Changing career in your 40's
Sometimes an event or situation occurs that makes us question whether our life is how we want it to be. You may be asking yourself, “Am I happy in my work? Has my career turned out as I imagined? What is missing in my life?” Every so often it can be worthwhile to stop, take a look and consider how our life could be enhanced even further.
I work with a lot of people in their late 30’s and 40’s that want to make changes to their career. Sometimes people have been in the same line of work for years and now desire something different. Milestone birthdays can be a defining moment for change and often people say, “If I don’t make a move now, then I never will!”, so they consider taking action but it can be difficult to see the next step.
You don’t want to be in your current situation but the problem is; where do you want to be?
This is where career coaching can help.
Through coaching you gain insight into what is now important to you. Our values are the things that ‘matter’ to us such as family, career, fun and financial security. They are also the personal qualities that we feel are important such as honesty, confidence, integrity and kindness.
We all have different values and they shape our decisions, choices and behaviours. Over time your values change depending on life events, experiences and the people you meet. That is OK, because through your experiences you have changed. It’s all part of life’s journey. However, as your values change other areas of your life e.g. career, may no longer be aligned with them. When you entered your current career it may have been ten or even twenty years ago. Back then your priorities and values may have been a lot different than they are now.
Changing aspects of your life also requires re-evaluating your values to ensure your goals are congruent with them. Do you want more financial security? More time with your family? Or a more fulfilling career?
Often people blame the job for their dissatisfaction, saying; ‘My workplace has changed’; ‘They don’t value me’; ‘I am not earning enough’. So they leave the ‘motivation draining’ workplace and enter another similar role elsewhere (because that’s where their experience lies). Then after twelve months they discover they still aren’t happy. So maybe it’s not the workplace that is the problem. Maybe it’s because you and your circumstances have changed, meaning that your original career no longer suits your present situation and values.
Significant conflicts between your values and career can lead to discontent, frustration and in some cases, it can affect your mental well-being. For these reasons, it is essential that we can recognise and set our career goals in alignment with our values.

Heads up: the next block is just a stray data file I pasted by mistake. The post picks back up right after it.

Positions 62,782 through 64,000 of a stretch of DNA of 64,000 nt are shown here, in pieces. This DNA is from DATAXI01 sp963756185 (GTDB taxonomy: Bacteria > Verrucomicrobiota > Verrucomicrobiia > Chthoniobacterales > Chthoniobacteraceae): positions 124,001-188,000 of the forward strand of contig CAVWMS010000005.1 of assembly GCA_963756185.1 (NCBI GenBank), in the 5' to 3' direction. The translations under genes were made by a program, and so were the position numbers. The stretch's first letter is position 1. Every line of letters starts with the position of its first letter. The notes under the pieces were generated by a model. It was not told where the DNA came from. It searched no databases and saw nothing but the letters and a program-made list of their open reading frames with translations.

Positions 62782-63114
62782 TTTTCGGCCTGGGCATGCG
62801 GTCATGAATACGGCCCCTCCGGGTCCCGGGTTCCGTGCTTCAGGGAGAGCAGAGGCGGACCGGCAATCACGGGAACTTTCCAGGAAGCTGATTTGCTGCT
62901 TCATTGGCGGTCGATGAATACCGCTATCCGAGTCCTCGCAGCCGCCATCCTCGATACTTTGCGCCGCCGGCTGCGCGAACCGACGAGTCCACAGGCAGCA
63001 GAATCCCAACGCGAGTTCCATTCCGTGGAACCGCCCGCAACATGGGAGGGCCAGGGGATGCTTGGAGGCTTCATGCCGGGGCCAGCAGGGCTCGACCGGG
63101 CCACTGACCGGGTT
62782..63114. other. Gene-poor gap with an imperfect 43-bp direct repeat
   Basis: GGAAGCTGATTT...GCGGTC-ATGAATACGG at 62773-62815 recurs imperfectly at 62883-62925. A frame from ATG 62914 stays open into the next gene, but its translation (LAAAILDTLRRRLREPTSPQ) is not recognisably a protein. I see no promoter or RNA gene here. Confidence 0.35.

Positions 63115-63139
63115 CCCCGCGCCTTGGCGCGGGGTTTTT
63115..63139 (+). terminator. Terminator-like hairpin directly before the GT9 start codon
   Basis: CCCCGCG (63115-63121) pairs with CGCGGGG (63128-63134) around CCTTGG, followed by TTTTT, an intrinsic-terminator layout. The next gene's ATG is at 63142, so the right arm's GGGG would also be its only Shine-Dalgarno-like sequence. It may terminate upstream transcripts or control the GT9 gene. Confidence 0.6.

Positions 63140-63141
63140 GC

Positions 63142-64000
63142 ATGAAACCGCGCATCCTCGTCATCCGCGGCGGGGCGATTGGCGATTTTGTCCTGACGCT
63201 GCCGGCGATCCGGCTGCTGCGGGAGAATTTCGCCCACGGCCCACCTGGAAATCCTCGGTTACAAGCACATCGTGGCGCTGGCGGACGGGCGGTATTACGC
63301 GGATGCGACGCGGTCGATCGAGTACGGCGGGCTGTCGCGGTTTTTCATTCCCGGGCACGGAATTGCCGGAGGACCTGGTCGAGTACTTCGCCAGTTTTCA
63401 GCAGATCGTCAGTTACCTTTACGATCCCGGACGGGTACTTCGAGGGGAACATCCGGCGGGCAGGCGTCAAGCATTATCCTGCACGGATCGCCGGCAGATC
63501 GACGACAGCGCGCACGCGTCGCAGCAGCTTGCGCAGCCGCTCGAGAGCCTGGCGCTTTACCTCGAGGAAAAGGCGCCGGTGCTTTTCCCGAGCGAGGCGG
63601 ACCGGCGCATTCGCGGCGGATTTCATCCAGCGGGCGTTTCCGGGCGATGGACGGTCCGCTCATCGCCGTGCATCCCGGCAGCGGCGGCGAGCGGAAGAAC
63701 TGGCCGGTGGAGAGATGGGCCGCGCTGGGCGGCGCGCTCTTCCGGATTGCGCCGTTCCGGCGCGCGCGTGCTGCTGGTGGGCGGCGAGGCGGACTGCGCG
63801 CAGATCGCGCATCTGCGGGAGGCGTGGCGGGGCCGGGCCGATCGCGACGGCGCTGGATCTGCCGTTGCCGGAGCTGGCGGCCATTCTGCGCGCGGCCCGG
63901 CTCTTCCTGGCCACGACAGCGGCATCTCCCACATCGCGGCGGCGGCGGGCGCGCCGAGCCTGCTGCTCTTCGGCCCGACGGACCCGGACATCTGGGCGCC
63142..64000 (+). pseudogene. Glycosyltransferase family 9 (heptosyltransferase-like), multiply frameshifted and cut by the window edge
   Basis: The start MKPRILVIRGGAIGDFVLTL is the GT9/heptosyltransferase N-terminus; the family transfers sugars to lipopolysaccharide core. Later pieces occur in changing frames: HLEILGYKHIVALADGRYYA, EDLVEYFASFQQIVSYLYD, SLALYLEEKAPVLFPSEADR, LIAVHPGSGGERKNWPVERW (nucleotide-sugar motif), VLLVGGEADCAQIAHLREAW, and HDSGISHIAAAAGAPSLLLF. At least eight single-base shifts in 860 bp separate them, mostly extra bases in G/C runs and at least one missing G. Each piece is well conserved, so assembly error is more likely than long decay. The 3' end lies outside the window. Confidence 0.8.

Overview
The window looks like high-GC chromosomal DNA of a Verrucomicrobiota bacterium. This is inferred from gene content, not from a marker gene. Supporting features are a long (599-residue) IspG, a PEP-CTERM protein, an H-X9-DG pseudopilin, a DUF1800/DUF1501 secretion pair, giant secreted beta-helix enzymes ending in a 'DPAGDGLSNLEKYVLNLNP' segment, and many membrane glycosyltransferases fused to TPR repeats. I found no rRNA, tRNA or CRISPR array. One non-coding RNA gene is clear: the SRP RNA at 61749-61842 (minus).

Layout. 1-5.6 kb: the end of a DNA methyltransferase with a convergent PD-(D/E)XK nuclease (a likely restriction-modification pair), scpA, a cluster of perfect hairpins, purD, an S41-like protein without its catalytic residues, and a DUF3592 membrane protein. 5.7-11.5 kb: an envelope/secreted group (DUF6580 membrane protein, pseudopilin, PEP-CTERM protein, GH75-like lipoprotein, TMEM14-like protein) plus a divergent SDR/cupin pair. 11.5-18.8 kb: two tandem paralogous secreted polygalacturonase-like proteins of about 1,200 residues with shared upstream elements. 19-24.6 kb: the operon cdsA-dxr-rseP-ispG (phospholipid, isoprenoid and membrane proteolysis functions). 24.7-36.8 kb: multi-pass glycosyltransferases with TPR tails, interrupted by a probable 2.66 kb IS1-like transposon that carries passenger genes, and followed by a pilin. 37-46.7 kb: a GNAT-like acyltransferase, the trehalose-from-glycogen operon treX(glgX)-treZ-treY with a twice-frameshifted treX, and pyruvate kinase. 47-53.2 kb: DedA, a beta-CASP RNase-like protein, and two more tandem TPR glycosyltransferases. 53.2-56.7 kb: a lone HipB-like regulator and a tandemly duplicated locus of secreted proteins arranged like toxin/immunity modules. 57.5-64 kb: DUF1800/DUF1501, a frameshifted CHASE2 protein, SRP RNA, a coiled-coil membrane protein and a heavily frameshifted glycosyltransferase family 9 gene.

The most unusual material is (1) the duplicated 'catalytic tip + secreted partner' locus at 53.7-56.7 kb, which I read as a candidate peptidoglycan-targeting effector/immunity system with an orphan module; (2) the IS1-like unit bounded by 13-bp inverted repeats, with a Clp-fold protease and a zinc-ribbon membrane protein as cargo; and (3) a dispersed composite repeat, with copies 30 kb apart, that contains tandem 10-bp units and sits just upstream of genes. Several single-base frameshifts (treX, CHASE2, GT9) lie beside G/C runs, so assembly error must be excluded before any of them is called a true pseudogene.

Recognising your values
A list of common values includes:
Financial security; health; kindness; family; friendship; adventure; trust; honesty; creativity; integrity; freedom; love; confidence; hard work; dedication; fun; humour; fitness; strength; calm; spirituality; empowerment; motivation; relaxation; enthusiasm; determination; resilience; charity; wellbeing; fulfilment; supportive; empathy.
List the values that are important to you (including any not mentioned above).
Now write down the top 8 values that are most important to you. For each value give a mark out of ten as to how much your current career is meeting this value (where 1 is ‘Not met at all’ and 10 is ‘Completely met’).
Look back over this exercise and answer the following:
- How is your current career meeting your values?
- What values would you like your career to meet?
- What is now clearer than before?
Helping you gain insight into the values that are important to you allows you to set career goals in alignment with them. When considering potential careers or jobs, you now have the tools to see if they will meet your values. This will allow you to make a more informed decision as to whether this is the right career move for you. When you change to a role that meets your values you will feel more fulfilled and therefore happier in both your work and home life.
“Values are like fingerprints, nobody’s are the same, but you leave them all over everything you do” (Elvis Presley).
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